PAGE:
methods. The generative methods [ 15 16 ] tackle the problem by searching for regions that are most similar to the target model. The models in these methods are either based on templates or subspace models. The discriminative ap- proaches [ 27 5 9 ] aim at differentiating the target from

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the background by posing tracking as a binary classiﬁca- tion problem. Unlike generative methods, discriminative approaches use both target and background information to ﬁnd a decision boundary for differentiating the target ob- ject from the background. This is employed in

tracking-by- detection methods [ 9 ], where a discriminative classiﬁer is trained online using sample patches of the target and the surrounding background. Recently, a comprehensive evalu- ation of online tracking algorithms has been performed by Wu et al. [ 25 ]. In this evaluation, a tracking-by-detection approach, called CSK [ ], is shown to provide the high- est speed among the top ten visual trackers. The method explores a dense sampling strategy while showing that the process of taking subwindows in a frame induces circulant structure. Due to its competitive performance, while

achiev- ing the best speed, we base our method on the CSK tracker. Contributions: In this paper we extend the CSK tracker with color attributes, which have shown to obtain excellent results for object recognition [ 14 ] due to their good balance between photometric invariance and discriminative power. The updating scheme of the CSK tracker was found to be sub-optimal for multi-channel (color) signals. To solve this problem, we adapt the update scheme and experimentally verify its importance for multi-channel tracking. The high dimensionality of color attributes results in an increased

computational overhead, which might limit its application in areas such as real-time surveillance and robotics. To overcome this problem, we propose an adaptive dimension- ality reduction technique which reduces the original eleven dimensions to only two. We show that this allows the tracker to operate at more than 100 frames per second with- out signiﬁcant loss in accuracy. An extensive evaluation against other color representations, popular in object recog- nition, shows that color attributes obtains superior perfor- mance. Finally, we show that our tracker achieves state- of-the-art

performance in a comprehensive evaluation over 41 image sequences. Figure 1 presents tracking results in challenging environments where our approach performs fa- vorably against several state-of-the-art algorithms. 2. The CSK Tracker We base our approach on the CSK tracker [ ], which has shown to provide the highest speed among the top ten trackers in a recent evaluation [ 25 ]. The CSK tracker learns a kernelized least squares classiﬁer of a target from a sin- gle image patch. The key for its outstanding speed is that the CSK tracker exploits the circulant structure that appears from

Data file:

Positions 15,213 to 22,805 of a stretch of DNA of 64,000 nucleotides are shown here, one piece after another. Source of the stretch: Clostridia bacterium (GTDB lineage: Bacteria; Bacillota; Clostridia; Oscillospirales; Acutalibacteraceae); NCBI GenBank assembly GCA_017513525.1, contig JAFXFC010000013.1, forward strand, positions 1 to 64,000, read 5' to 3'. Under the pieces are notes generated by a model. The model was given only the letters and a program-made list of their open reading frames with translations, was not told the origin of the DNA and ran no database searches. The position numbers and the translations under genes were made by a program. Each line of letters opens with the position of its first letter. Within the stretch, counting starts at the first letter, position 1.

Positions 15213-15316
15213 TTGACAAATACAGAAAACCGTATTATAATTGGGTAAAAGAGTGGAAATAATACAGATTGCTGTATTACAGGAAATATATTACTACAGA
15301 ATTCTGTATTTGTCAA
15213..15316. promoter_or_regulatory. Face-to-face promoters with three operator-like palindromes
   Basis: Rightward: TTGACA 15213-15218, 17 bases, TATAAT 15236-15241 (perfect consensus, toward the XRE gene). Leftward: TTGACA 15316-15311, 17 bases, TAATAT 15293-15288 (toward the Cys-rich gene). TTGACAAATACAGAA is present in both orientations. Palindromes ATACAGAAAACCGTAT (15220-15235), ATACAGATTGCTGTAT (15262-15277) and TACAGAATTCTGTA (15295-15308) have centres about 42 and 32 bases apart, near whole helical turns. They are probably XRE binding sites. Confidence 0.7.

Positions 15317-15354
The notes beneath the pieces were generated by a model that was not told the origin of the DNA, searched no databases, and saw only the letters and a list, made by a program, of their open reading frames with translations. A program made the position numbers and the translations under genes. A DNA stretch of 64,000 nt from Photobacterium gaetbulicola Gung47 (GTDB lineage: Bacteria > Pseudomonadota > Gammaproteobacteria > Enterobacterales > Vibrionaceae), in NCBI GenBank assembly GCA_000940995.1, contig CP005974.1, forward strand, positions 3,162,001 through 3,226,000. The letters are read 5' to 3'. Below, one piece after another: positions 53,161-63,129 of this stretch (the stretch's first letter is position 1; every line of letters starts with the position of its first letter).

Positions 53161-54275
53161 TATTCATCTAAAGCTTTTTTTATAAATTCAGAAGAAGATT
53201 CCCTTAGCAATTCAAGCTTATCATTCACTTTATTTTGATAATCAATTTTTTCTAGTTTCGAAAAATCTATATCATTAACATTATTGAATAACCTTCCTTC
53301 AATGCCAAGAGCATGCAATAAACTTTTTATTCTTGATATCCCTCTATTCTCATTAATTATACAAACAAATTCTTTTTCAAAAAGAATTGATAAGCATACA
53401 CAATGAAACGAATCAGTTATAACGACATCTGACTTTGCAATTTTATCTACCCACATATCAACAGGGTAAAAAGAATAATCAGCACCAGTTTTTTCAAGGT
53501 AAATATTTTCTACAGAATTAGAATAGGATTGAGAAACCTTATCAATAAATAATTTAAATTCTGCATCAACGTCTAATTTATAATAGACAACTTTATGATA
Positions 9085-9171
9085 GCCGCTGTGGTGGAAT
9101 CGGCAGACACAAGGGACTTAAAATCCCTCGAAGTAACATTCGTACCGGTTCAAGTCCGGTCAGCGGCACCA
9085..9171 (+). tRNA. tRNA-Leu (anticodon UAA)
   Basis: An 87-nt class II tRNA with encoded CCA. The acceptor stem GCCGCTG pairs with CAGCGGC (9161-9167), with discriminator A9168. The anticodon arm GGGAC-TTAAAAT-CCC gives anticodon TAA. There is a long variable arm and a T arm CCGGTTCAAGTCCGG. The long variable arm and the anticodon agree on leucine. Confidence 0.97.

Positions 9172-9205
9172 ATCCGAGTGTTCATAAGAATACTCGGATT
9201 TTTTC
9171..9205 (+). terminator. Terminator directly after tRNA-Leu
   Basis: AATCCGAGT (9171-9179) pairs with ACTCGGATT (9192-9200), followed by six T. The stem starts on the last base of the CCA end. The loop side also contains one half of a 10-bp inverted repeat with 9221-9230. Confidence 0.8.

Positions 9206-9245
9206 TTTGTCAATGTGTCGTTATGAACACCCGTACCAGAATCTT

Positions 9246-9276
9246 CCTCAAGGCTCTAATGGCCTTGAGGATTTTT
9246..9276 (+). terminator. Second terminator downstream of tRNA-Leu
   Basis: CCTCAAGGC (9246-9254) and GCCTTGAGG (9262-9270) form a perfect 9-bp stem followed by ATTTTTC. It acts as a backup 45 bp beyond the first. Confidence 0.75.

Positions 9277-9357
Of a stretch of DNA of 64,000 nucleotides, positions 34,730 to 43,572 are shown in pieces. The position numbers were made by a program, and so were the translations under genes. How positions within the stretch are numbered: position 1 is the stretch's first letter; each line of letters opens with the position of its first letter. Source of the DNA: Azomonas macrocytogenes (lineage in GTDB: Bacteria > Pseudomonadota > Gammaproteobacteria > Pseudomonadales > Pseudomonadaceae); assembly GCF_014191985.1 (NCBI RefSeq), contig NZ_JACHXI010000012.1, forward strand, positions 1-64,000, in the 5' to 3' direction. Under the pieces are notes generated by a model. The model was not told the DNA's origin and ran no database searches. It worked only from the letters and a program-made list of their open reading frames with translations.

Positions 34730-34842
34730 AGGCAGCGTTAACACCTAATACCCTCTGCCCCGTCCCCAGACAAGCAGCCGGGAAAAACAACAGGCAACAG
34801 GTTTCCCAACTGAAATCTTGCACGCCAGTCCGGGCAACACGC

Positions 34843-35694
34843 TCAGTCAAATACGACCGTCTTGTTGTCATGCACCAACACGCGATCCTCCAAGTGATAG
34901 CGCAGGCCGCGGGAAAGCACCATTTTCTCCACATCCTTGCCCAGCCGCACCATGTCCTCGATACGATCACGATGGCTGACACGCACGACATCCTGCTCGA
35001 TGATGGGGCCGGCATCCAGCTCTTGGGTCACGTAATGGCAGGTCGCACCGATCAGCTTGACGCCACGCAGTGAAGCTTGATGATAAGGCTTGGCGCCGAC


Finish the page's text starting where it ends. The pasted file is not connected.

the periodic assumption of the local image patch. Here we provide a brief overview of this approach [ ]. A classiﬁer is trained using a single grayscale im- age patch of size that is centred around the target. The tracker considers all cyclic shifts m,n m,n ∈{ ,...,M }×{ ,...,N as the train- ing examples for the classiﬁer. These are labelled with a Gaussian function , so that m,n is the label for m,n The classiﬁer is trained by minimizing the cost function ( over m,n | m,n ,w m,n w,w (1) Here is the mapping to the Hilbert space in- duced by the kernel ,

deﬁning the inner product as , f,g . The constant is a regular- ization parameter. The cost function in ( ) is minimized by m,n m,n m,n , where the coefﬁcients are: (2) Here is the DFT (Discrete Fourier Transform) operator. We denote the DFT:s with capital letters, i.e. and , where m,n ) = m,n ,x is the output of the kernel function . Eq. 2 holds if is shift invariant, i.e. m,n ,g m,n ) = f,g for all and . This holds for the Gaussian RBF kernel employed by the CSK tracker. The detection step is performed by ﬁrst cropping out a grayscale patch of size in the new frame. The